Weight, price and toughness score points. Park is a legendary tool manufacturer, but Topeak offers a full range of MTB specific multi-tools. Beware of cheapies!
Locally manufactured Sludge will keep you riding through thorns and sharp stones. Make sure you get the right type of sealant for your tyre, or go tubeless for minimum hassle. For your puncture repair kit you can make a choice to either go glue or glue-less. And a pump is essential and cheap enough – choose from Topeak, Giant, Beto and Rav-X, or opt to bomb it with a CO2 cylinder.
For the chain:
When there are 45 kilometres of track and a broken chain between you and a cold beer, you’ll quickly realise that a chain-breaker is an essential item! No imitations please – buy a Park and get over it. Alleviate additional friction that will take it out on your legs with chain lube. Plus, no one wants a squeaky bike.
It’s all out there – meandering switchback trails, swooping down hills and dusty gravel roads. If you want quality time in the saddle check out these trails rated for beginners, intermediate and pros!
Beginner: MTN Toyota Cycle Park MTB Trails
15 custom built trails of different lengths and levels. Routes are graded and obstacles increase according to grading. Entry fee payable.
Intermediate: Suikerbosrand Nature Reserve
Various options, circular or return along single track, tar, dirt or jeep track. For a longer distance, bomb down the wide and corrugated Skylark Road.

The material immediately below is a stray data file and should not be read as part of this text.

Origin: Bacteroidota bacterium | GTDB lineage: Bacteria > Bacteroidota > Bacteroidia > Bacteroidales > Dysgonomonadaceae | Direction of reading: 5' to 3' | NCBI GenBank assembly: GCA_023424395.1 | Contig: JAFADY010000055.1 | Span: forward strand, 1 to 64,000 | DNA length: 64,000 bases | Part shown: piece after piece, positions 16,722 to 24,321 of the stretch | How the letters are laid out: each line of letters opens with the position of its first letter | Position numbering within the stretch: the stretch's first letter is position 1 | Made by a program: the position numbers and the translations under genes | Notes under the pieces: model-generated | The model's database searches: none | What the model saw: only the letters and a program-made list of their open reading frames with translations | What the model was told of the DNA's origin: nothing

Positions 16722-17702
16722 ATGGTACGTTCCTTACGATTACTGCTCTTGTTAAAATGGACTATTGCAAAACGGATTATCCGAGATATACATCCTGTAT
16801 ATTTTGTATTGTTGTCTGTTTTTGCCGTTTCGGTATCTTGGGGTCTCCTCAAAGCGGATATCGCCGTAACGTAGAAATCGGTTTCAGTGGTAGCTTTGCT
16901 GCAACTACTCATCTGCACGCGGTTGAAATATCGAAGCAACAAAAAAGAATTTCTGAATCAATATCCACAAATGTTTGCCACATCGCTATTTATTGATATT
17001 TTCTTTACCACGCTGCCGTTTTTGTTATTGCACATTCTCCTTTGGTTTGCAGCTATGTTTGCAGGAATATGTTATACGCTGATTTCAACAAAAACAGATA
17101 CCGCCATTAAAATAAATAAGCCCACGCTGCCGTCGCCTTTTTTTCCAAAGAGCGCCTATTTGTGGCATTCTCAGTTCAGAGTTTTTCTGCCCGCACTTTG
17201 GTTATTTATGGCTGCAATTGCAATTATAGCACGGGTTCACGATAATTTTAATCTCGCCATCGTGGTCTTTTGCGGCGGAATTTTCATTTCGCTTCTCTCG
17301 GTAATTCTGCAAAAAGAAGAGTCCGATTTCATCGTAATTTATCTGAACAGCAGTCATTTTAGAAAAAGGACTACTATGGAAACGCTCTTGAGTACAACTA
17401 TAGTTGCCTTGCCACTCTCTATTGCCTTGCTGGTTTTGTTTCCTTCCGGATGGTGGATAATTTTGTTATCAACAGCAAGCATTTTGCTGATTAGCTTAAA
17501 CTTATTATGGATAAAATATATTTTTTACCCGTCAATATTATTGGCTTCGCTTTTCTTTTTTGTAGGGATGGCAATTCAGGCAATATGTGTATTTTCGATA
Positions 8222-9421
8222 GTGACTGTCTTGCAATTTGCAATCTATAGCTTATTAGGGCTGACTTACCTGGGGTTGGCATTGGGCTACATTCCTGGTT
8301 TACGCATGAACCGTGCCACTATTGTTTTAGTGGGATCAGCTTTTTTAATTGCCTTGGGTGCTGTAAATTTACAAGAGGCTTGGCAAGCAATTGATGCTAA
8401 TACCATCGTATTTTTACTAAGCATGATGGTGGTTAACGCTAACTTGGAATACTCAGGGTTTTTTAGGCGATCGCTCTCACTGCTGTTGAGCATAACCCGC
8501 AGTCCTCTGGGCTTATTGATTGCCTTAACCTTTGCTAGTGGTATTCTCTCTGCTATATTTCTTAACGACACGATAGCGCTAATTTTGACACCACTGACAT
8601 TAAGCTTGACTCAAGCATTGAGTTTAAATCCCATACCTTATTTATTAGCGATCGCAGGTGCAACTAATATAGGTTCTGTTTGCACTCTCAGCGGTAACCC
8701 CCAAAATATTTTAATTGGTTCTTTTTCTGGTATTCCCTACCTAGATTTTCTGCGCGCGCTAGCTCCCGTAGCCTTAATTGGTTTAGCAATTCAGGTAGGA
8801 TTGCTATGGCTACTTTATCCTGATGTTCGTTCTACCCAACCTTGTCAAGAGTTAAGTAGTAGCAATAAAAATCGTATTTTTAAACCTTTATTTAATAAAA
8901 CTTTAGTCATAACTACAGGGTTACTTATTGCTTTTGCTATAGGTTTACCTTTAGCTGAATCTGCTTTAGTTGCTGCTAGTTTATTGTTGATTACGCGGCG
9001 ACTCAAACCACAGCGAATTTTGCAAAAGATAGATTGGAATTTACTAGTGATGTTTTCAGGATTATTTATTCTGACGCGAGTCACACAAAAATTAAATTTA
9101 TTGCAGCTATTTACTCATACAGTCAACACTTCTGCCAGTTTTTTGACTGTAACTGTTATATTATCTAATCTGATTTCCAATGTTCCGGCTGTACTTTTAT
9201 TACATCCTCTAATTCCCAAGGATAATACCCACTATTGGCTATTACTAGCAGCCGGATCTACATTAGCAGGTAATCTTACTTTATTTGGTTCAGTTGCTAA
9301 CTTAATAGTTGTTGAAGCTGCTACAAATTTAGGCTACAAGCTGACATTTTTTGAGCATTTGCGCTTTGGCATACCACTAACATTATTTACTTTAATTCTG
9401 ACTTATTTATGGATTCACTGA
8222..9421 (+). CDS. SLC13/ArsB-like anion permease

Extreme: Groenkloof Nature Reserve
20km circuit, 14km 4X4 trail along steep rocky tracks, single track, jeep track and tarred roads. Be prepared for extreme heat in summer. Fountains Valley has a number of MTB circuits with a variety of single tracks through the forests bordering the park. 5km south of Pretoria City Centre. Entry fee payable.
Beginner: Sani Spoors MTB Trails
Four trails, from 3km to 13km, along pine forest and pasture single track, cattle tracks and river bank trails. Intoxicating mix of mountain-bike trails of varying difficulty and skill level. 6km from Underburg. Entry fee payable.
Intermediate: Lake Eland Private Game Reserve MTB Trails
27km to 40km circular routes on well maintained game-viewing roads that wind through four distinct ecosystems. Rides cover gentle, scenic gorge views as well as the strenuous Dunstone’s Pass. 35km from Port Shepstone.
Extreme: Clearwater Cabins and Trails
Four custom-built and carefully marked trails, 6km to 14km, along farm roads, single track, dirt roads, gravel and tar. Berms, switch-backs, natural ramps, bridges and water crossings add to the adventure. 7km from Port Edward. Entry fee payable.
Beginner: Cape Point MTB Trail
Get stuck into this easy ride along a network of tarred roads meandering through the southernmost tip of the Cape Peninsula. Don’t moan about the tarmac until you’ve experienced the views!
Intermediate: Deer Park Table Mountain MTB Route
A network of gnarly gravel roads traverses the steep slopes of Table Mountain. The surface is reasonably hard-packed but loose gravel, ruts and rocks are bound to rear their ugly heads every so often.
Extreme: Dwarsrivier Conservancy
There’s been a lot of work done on the Dwarsrivier MTB route, and rather than a glorified gravel road with the odd bit of hiking trail, it now features some purpose-built single track to delight members of the fast-track tribe who do head here.
Top MTB Trails is the perfect companion for experienced as well as aspiring mountain biking enthusiasts.